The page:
When you finally blend all of the chunks out, the pulp should look like it has the consistency of a smoothie or thick milkshake.
An unintended consequence of using orange and yellow for my colors was the sudden craving for Orange Julius. I’m sure different colors, except perhaps black, will cause cravings for different flavors. This is why I don’t make miniature food.
Into the Bucket We Go
Of course, that craving was quickly quashed with the next step. As the tutorial said, the sight and sound of the pulp going into the bucket of water is far less than appetizing.
Fortunately, that image won’t last for long. Although you might not want to, plunge your hand into that mess and break up the pulp. If you’re squeamish, there’s no shame in wearing a long cleaning glove, but it wasn’t bad mixing it up with a bare hand. It just felt like sticking my hand into water and sloshing it around.
|Reminds me of the last time I had Steel Reserve beer. Ugh. Never again.|
Panning for Paper
Ok, so I don’t know the exact term for that, but this is where you sprinkle the seeds into the mix, stick the screen in and shake it around. Yes, it’s the exact same motion as if you were panning for gold.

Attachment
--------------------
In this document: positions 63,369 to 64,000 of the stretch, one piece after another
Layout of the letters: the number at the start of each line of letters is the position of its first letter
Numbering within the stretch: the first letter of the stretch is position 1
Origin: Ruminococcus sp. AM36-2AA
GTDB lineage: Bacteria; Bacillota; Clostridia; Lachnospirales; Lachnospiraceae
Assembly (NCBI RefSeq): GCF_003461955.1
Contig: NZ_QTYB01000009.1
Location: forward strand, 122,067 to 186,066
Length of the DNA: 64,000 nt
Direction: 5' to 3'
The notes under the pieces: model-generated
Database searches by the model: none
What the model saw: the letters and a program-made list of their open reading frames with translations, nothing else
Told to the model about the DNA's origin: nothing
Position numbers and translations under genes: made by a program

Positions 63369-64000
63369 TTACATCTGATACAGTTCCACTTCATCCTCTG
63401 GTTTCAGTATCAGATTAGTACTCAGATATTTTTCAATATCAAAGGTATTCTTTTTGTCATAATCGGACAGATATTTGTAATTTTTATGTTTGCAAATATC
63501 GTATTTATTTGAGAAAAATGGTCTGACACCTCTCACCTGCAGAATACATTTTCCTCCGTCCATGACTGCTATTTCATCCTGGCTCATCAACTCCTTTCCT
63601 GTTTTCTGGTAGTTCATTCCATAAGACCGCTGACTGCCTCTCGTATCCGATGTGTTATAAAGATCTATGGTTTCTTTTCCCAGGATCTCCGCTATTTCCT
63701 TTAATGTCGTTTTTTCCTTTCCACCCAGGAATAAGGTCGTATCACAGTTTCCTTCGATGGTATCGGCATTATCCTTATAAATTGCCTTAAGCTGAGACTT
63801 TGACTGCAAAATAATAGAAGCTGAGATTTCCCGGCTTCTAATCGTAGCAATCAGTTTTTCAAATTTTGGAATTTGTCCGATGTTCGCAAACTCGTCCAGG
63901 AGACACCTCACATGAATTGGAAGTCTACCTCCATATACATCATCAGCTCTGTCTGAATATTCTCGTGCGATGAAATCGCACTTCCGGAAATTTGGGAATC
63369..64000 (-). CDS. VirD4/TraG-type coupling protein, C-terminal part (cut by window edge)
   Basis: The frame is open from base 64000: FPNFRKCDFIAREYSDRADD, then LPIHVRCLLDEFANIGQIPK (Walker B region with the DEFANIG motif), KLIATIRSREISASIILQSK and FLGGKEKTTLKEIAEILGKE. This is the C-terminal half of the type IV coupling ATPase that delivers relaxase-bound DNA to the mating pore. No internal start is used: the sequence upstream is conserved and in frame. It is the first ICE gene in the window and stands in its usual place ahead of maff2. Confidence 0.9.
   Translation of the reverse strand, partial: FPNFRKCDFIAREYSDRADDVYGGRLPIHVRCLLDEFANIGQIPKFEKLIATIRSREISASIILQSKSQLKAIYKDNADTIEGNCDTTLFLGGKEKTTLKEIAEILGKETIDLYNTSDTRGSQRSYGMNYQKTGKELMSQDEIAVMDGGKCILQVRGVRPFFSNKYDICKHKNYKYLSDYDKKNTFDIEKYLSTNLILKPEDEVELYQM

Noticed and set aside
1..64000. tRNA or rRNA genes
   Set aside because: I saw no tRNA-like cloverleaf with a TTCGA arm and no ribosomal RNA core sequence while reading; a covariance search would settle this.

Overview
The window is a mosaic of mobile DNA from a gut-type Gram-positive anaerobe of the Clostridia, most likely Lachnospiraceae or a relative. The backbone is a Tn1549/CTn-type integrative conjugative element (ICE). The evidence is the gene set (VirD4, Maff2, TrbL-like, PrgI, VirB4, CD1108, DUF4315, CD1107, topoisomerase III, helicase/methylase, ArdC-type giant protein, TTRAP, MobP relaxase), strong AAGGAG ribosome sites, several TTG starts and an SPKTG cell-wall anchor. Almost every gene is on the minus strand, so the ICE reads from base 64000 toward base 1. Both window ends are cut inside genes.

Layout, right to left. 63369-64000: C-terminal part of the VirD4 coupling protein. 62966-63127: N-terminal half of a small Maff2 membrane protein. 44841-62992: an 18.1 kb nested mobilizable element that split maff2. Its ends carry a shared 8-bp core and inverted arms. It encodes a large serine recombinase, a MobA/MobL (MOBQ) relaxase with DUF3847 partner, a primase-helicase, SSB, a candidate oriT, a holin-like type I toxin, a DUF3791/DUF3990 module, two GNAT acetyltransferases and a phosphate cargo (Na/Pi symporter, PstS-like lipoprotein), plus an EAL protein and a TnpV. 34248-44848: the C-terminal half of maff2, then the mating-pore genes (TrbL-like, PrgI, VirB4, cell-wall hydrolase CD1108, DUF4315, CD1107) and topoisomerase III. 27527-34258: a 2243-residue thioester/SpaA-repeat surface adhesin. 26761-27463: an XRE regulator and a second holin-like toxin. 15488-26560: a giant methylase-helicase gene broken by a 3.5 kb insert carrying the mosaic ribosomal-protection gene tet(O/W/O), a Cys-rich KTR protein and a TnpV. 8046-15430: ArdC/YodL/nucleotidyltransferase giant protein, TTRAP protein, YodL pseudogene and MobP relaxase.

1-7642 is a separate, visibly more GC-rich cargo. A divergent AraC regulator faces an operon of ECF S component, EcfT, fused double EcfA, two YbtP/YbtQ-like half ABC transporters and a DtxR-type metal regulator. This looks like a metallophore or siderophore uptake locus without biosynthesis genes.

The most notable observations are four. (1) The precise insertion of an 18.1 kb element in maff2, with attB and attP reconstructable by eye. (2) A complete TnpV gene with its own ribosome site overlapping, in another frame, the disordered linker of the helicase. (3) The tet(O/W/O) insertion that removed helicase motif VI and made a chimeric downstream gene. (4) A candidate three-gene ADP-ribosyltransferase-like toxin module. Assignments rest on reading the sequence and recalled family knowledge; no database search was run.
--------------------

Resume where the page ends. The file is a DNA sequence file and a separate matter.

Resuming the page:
Now, a combination of things went wrong for me.
- The boards I ended up using weren’t nearly long enough to provide a solid base for the screen. I’d tried attaching the screen long-wise to them, but they wouldn’t fit in the bucket, so I had to do so short-wise. Next time, I’ll be better prepared.
- I just got too impatient with the process. I didn’t move the screen around nearly enough, and stopped dipping before I’d gotten an even layer of pulp/seeds onto the surface. However, I still wound up with enough paper for the project in question.
|My first attempt at fresh paper pulp. Obviously, I need
Dry it Out
The tutorial suggested dabbing excess water off of the pulp, once you put it down on the dish towel or paper towels. It also said to do it carefully.
She wasn’t kidding. If you don’t dab small areas at a time and do it carefully, the pulp will stick to the towel and tear away.
How do I know? ‘Cause that’s exactly what happened to me.